Paulus Martense Van Benthuysen (c.1625 - 1717) MP

public profile

44

匹配

0 0 44
Adds more complete birth date, more complete birth place, more complete death place, more complete burial place, residence, sibling(s), spouse(s)child(ren).

View Paulus Martense Van Benthuysen's complete profile:

  • See if you are related to Paulus Martense Van Benthuysen
  • Request to view Paulus Martense Van Benthuysen's family tree

分享

Related Projects

Nicknames: "Paulus Martenese /Van Benthuysen/"
Birthdate:
Birthplace: Benthuizen, South Holland, Netherland
Death: Died in Albany, NY, USA
Occupation: wheelwright and/or windowmaker
Managed by: Della Dale Smith
Last Updated:

About Paulus Martense Van Benthuysen

Paulus Martense Van Benthuysen may have arrived in New Netherland in 1654. By the end of the decade, he had settled in Beverwyck* where he was known as Paulus Martense. He was the patriarch of the early Albany family known as Van Benthuysen. About 1660 he married Catharina Van Kleeck of Harleem, North Holland, Netherlands. They were married in Flatbush, NY. The marriage produced several children who survived to adulthood. He was a member of the Albany Dutch Church. He was known as a wheelwright and/or windowmaker. He lived at several locations in Albany and was an active buyer and seller of properties within the stockade. He lived on Market Street before he sold the property to Harme Gansevoort in 1677. In 1679, his name appeared on a census of Albany householders. In 1697 his household included Catharina and one child. Two years later, signed an oath pledging allegiance to the King of England. In 1702 his first ward house was assessed at ten pounds. In 1683 he was a member of the Church of Jesus Christ (Dutch Reformed) in Albany. On October 17, he was invited to the funeral of Jeremiah Van Renssellaer, Director of Renssellaerswyck Colony. The list of those invited to the funeral was later photographed and a copy (with his name on it) is hanging on the wall of the office of the Holland Society in New York. Later in life he engaged in farming, and in 1694 and 1695 he is shown as Inspector of Supplies for Albany County.

Source: http://www.nysm.nysed.gov/albany/bios/vb/pamvbt.html

Other source material came from a book called, "The Van Benthuysen Genealogy", by Alvin Seaward Van Benthuysen and Edith M. McIntosh Hall, published in 1953 by Wilson Engraving and Printing Company, Clay Center, KS

  • Beverwyck is the popular and mythical name given to the community of fur traders that first emerged along the river to the north of Fort Orange during the 1640's. The name came into official use in 1652 when the Dutch West India Company established a judicial jurisdiction for the land north of the trading post/fort. That act began a legacy of home rule for Albany that was primarily responsible for its development into a pre-urban center. Immediately following, the first houselots were parcelled out. By the end of the decade, a long palisade had enclosed the settlement. Anchored by an increasingly broad range of issues that were considered by the Beverwyck court, by 1660 that community had achieved a commercial, production, and services identity that would make it increasingly different from surrounding Rensselaerswyck - basically a plantation of small farms and budding processing operations. Although the Indian fur trade was at the heart of the community economy, a diversity of functions characterized the settlement from its earliest days. during the 1650's, Beverwyck couples began to raise large families that would give the growing settlement its cultural character for much of the next century. By 1660, the fur trade had become so competitive that groups of traders were petitioning the court regarding conflicting visions of the fur trading process. In 1664, New Netherland fell to the English and Beverwyck was renamed "Albany". The Beverwyck court was continued as the court of Albany, Rensselaerswyck, and Schenectady. In 1673, New York was retaken by the Dutch and Albany was called "Williamstadt". The English regained jurisdiction in 1674 and the community has been called Albany ever since! Today the names of many Albany-area places, organizations, and things recall the community's earliest incarnation. In 2002, a year-long commemoration marked the 350th anniversary of Beverwyck's formal establishment. The term "Beverwyck" has several folk origins and means different things to different people. It also has been variously spelled. The colonial Albany Social History Project has adopted the spelling used on this page for the sake of accessibility and because it is the spelling most frequently encountered in historical resources!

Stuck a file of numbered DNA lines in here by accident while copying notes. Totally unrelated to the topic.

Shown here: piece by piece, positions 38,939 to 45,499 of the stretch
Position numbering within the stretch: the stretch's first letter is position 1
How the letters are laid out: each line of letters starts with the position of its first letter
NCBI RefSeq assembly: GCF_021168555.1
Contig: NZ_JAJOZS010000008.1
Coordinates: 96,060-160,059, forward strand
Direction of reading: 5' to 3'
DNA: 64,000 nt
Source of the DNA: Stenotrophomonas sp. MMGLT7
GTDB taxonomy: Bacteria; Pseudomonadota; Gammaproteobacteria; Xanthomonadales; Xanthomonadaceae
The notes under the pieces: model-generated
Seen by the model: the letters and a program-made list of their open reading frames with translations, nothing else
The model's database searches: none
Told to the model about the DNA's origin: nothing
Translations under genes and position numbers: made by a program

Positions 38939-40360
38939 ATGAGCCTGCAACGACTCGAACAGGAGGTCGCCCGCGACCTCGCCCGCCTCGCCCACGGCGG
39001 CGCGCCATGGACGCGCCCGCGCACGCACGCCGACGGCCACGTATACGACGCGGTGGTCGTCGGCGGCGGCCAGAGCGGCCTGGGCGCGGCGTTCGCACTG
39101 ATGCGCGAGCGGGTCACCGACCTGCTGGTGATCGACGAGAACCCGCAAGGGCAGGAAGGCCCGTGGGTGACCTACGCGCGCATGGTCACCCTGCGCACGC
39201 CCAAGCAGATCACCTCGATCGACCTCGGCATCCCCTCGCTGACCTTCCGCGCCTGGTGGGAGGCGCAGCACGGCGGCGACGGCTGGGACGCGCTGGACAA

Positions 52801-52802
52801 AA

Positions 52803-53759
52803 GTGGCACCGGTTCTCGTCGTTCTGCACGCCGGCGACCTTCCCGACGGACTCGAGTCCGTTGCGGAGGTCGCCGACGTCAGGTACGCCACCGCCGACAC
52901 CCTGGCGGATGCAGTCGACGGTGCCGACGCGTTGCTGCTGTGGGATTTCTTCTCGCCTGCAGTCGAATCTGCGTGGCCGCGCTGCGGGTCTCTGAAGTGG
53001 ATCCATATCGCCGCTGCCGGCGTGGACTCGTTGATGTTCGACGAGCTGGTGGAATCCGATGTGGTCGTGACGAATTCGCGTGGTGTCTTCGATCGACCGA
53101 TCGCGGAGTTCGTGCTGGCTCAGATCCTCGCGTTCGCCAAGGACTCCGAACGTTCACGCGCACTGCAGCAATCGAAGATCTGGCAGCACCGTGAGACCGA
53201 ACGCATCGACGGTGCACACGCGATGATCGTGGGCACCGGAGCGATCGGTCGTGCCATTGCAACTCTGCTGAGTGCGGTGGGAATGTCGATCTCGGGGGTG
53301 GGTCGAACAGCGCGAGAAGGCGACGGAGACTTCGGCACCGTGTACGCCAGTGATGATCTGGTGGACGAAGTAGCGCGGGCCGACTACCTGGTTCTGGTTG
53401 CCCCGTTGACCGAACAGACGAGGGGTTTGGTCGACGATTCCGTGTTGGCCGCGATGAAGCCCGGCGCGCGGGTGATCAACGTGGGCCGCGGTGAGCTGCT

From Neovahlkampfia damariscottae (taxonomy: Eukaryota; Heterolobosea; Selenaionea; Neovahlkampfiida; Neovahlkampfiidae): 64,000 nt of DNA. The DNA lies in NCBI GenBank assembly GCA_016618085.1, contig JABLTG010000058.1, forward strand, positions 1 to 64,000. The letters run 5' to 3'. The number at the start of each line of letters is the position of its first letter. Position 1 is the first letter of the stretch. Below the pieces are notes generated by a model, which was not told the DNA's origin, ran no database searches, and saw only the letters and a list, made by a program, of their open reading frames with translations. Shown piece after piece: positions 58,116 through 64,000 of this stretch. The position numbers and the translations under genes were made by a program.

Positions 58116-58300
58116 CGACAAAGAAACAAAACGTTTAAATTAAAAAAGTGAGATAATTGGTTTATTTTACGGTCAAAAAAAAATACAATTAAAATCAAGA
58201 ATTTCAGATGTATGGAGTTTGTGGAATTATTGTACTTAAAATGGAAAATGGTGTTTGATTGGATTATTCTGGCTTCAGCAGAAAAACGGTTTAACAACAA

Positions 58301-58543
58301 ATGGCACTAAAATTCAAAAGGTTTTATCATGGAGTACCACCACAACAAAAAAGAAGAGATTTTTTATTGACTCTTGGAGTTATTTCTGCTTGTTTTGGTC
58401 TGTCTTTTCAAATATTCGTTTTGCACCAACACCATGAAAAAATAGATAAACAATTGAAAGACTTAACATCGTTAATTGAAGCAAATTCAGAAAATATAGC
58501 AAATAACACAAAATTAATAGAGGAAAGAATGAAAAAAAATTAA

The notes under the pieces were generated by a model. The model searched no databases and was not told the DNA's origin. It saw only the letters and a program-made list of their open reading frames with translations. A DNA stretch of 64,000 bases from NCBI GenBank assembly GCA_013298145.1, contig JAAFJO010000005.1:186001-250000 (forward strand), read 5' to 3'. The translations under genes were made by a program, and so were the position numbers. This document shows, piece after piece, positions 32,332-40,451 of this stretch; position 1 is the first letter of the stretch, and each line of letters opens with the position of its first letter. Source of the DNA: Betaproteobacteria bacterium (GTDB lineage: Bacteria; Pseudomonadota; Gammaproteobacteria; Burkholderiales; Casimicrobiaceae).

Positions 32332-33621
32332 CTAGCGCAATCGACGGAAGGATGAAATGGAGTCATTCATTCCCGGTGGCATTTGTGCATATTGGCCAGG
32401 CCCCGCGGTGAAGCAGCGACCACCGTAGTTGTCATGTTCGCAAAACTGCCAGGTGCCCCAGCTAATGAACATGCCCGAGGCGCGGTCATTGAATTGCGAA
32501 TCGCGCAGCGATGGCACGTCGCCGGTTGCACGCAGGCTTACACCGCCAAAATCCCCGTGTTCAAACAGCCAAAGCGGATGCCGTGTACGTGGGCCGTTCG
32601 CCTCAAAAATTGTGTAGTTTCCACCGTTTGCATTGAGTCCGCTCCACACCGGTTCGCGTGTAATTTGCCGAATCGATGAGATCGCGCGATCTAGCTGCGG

Sources: The comprehensive and most readable source on the community is the new book by Janny Vanema entitled Beverwijck: A Dutch Village on the American Frontier, 1652-1664 - a must read for all students and comparable to the best work on other early American communities. Thankfully, it is destined to serve as a primer for our subsequent work on Albany's ancestor! Also accessible in print is Janny Venema, "Poverty and Charity in Seventeenth-Century Beverwijck/Albany, 1652-1700", New York History (October 1999). The distribution of lots within Beverwyck is considered in detail by Venema in Beverwijck. Her exposition is aided and supported by several diagram maps.

website: http://www.nysm.nysed.gov/albany/beverwyck.html

查看所有12

Paulus Martense Van Benthuysen's Timeline

1625
1625
Benthuizen, South Holland, Netherland
1660
1660
Age 35
Flatbush, Kings, New York
1661
March 8, 1661
Age 36
Albany, Albany, New York
1664
1664
Age 39
Albany, Albany, New York
1664
Age 39
Albany, Albany, New York
1670
1670
Age 45
Albany, NY
1674
1674
Age 49
Albany, Albany, New York
1675
1675
Age 50
Albany, Albany, New York
1679
1679
Age 54
Albany, Albany, New York
1717
1717
Age 92
Albany, NY, USA